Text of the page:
Cloud computing at its core is about provisioning resources on-demand. The most widely known aspect is IaaS (infrastructure-as-a-service) such as Amazon EC2, Softlayer, Google Cloud Platform, Apache CloudStack, or OpenStack. By leveraging the Apache jclouds project (and contributing heavily to it), the Brooklyn project is able to work with a large number of such providers. Higher up the stack, however, there is an increasingly diverse set of platform targets, from PaaS (platform-as-a-service) such as Cloud Foundry and Apache Stratos, through to myriad containers and runtime fabrics such as LXC/Docker, Apache Mesos, Apache Karaf, Apache Hadoop, and Apache Usergrid and other backend-as-a-service environments. Brooklyn is based on the premise that applications may need to run in any or all of these, and the model must be flexible and open enough to support this.
The buzzword-compliant trends of agile and devops have reinforced many important lessons:
- The truth is in the code (not any ancillary documents)
- If it isn't tested then assume it isn't working
- Toolchain integration and API's are key to a project's success
- Even more critical is empowering all stakeholders to a project
- Brooklyn's focus on blueprinting and modeling as code and API's serves these principles.
Another major influence on the design of Brooklyn are the ideas of autonomic computing and promise theory. It is not necessary to have a thorough understanding of these to use Brooklyn, but contributors tend to become versed in these ideas quickly. Essentially, autonomics is based on the concept of components looking after themselves where possible (self-healing, self-optimizing, etc), and exposing a sensor (data outputs) and effector (operations) API where they may need to controlled by another element. Promise theory extends this approach by introducing the idea that communicating intent (through promises) is a more reliable basis for complex cooperating systems than obligation-based effectors. Tools such as CF Engine, Chef, Puppet, Ansible, and Salt apply promise theory to files and processes on machines; Brooklyn can leverage all of these tools, complementing it with an application-oriented model.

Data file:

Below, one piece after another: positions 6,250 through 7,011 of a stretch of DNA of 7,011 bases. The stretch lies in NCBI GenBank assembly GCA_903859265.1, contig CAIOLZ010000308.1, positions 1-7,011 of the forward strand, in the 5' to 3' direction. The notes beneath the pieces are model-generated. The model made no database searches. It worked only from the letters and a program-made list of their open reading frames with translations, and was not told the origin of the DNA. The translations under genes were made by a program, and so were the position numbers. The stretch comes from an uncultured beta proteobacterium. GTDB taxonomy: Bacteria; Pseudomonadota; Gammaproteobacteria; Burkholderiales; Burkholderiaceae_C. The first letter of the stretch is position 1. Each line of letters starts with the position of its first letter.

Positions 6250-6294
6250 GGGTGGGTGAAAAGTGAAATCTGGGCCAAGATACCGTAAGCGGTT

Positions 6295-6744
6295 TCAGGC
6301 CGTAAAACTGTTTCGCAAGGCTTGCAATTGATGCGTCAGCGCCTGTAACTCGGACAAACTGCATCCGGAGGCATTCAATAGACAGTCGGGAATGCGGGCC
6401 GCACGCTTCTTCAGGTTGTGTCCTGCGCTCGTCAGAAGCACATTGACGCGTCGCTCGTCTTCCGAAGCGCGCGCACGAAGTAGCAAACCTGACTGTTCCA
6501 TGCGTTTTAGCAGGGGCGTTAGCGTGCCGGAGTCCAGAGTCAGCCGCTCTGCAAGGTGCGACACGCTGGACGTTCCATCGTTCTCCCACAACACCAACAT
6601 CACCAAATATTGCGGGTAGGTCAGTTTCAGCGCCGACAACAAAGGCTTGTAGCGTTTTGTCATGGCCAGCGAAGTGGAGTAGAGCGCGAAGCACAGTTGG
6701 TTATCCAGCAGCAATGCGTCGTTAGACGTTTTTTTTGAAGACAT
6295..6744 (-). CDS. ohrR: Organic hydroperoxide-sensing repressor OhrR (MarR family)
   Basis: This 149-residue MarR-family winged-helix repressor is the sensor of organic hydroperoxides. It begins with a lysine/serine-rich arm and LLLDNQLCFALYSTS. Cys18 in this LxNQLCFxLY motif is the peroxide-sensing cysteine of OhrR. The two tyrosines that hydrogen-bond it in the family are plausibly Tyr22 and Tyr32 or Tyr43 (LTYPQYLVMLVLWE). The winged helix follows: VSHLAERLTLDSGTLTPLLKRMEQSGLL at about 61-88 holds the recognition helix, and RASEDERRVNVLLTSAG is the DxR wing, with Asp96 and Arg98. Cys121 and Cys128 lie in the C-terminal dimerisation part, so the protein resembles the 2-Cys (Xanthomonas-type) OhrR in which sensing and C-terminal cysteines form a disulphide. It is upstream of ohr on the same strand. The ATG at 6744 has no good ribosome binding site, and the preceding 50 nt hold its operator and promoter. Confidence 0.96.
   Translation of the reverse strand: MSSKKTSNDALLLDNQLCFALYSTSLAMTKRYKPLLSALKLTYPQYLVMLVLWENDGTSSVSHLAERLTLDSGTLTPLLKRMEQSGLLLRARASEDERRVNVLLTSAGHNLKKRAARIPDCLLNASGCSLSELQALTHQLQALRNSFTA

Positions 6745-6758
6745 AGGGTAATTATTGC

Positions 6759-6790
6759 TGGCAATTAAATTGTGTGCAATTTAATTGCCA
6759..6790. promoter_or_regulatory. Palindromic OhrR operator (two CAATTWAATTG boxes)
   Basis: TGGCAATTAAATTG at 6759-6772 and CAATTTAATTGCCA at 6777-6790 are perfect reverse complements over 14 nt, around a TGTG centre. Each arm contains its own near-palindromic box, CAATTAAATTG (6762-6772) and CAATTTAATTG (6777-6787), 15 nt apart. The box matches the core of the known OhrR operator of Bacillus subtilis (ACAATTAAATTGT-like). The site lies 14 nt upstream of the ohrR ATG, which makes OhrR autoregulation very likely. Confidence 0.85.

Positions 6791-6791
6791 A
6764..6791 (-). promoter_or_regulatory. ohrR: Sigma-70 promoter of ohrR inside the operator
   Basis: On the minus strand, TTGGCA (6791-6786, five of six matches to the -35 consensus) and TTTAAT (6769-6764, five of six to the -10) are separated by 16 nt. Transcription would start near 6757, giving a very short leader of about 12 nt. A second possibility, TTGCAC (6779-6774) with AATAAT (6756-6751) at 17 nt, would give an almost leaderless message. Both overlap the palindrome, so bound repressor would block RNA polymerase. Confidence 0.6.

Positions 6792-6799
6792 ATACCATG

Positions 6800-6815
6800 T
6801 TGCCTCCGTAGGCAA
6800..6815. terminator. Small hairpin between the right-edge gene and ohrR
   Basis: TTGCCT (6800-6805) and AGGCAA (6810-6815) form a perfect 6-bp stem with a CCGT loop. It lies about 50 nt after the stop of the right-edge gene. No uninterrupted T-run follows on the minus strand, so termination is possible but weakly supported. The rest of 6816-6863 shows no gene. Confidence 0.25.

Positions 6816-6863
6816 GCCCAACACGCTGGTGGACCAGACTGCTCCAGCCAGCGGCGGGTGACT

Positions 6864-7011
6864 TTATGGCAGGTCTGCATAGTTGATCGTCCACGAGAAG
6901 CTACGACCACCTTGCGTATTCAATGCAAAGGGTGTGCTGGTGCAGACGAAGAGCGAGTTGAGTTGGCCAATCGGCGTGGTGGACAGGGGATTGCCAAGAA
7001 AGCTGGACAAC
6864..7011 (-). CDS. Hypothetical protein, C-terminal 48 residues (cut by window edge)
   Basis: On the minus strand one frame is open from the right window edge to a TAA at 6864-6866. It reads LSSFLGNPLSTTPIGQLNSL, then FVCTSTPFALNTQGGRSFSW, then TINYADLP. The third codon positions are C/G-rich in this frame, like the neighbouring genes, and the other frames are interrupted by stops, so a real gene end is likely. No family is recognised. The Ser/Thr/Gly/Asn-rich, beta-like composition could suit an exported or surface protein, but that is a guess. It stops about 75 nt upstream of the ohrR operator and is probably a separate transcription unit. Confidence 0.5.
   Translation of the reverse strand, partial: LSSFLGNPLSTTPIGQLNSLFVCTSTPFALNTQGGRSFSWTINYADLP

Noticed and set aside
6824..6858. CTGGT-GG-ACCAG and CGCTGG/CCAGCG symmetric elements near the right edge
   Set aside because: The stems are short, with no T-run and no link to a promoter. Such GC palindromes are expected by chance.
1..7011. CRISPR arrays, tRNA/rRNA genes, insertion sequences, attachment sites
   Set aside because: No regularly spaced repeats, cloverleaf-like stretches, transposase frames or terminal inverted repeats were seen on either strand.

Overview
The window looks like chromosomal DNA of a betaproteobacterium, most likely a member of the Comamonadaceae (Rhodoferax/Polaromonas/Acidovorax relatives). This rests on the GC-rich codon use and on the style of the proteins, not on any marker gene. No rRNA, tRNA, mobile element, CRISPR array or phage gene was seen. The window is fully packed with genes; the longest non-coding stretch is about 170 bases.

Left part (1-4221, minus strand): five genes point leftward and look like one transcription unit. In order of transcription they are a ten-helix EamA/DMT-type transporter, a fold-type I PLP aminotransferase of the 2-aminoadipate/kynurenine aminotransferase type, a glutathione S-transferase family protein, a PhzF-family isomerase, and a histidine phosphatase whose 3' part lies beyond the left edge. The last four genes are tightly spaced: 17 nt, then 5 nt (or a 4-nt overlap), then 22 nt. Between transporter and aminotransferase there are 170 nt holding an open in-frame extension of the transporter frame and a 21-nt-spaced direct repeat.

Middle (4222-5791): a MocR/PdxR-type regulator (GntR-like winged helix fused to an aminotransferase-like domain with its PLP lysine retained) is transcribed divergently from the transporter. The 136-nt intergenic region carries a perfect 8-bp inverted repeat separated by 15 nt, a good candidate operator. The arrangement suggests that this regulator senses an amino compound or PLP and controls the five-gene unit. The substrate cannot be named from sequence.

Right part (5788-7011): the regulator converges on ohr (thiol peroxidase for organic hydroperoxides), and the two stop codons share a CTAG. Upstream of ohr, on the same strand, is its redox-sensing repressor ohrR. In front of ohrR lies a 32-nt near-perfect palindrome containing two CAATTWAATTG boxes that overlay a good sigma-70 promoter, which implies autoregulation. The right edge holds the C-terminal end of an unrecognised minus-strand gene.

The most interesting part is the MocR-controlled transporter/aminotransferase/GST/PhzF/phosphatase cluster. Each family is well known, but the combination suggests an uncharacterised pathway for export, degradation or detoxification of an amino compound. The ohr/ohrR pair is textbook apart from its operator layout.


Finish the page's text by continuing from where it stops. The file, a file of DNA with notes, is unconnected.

Finally we note some emerging standards in this area. OASIS CAMP (Cloud Application Management for Platforms) and TOSCA (Topology and Orchestration Specification for Cloud Applications) both define YAML application models similar to Brooklyn's. CAMP focuses on the REST API for interacting with such a management layer, and TOSCA focuses on declarative support for more sophisticated orchestration. Currently Brooklyn uses a YAML which complies with CAMP's syntax and exposes many of the CAMP REST API endpoints. We would like to support the hot-off-the-press TOSCA YAML and expand the CAMP REST API coverage.
Building and deploying applications in the cloud computing era has changed many things. Provision a bare server just-in-time, and use automated tools to install an application. Use APIs to add the server to a load balancer. When load goes up, provision another server; when load drops, kill a server to save money.
Many new tools have appeared that take advantage of this new era. However each of them only solve part of the problem and don’t consider the big picture. For example, configuration management tools such as Chef can, in a single command, provision a new cloud server then install and configure an application -- but they require extra programming to reconfigure an load balancer whenever the pool of web servers changes. Amazon Auto Scaling can provision new servers and update load balancers, but it is dependent on CloudWatch -- this means either using proxy metrics such as average response time, or writing more code to expose an application’s real metrics. A dedicated monitoring tool may be able to easily monitor the key metrics with little effort, but its alerts will need to be integrated it into the server provisioning process.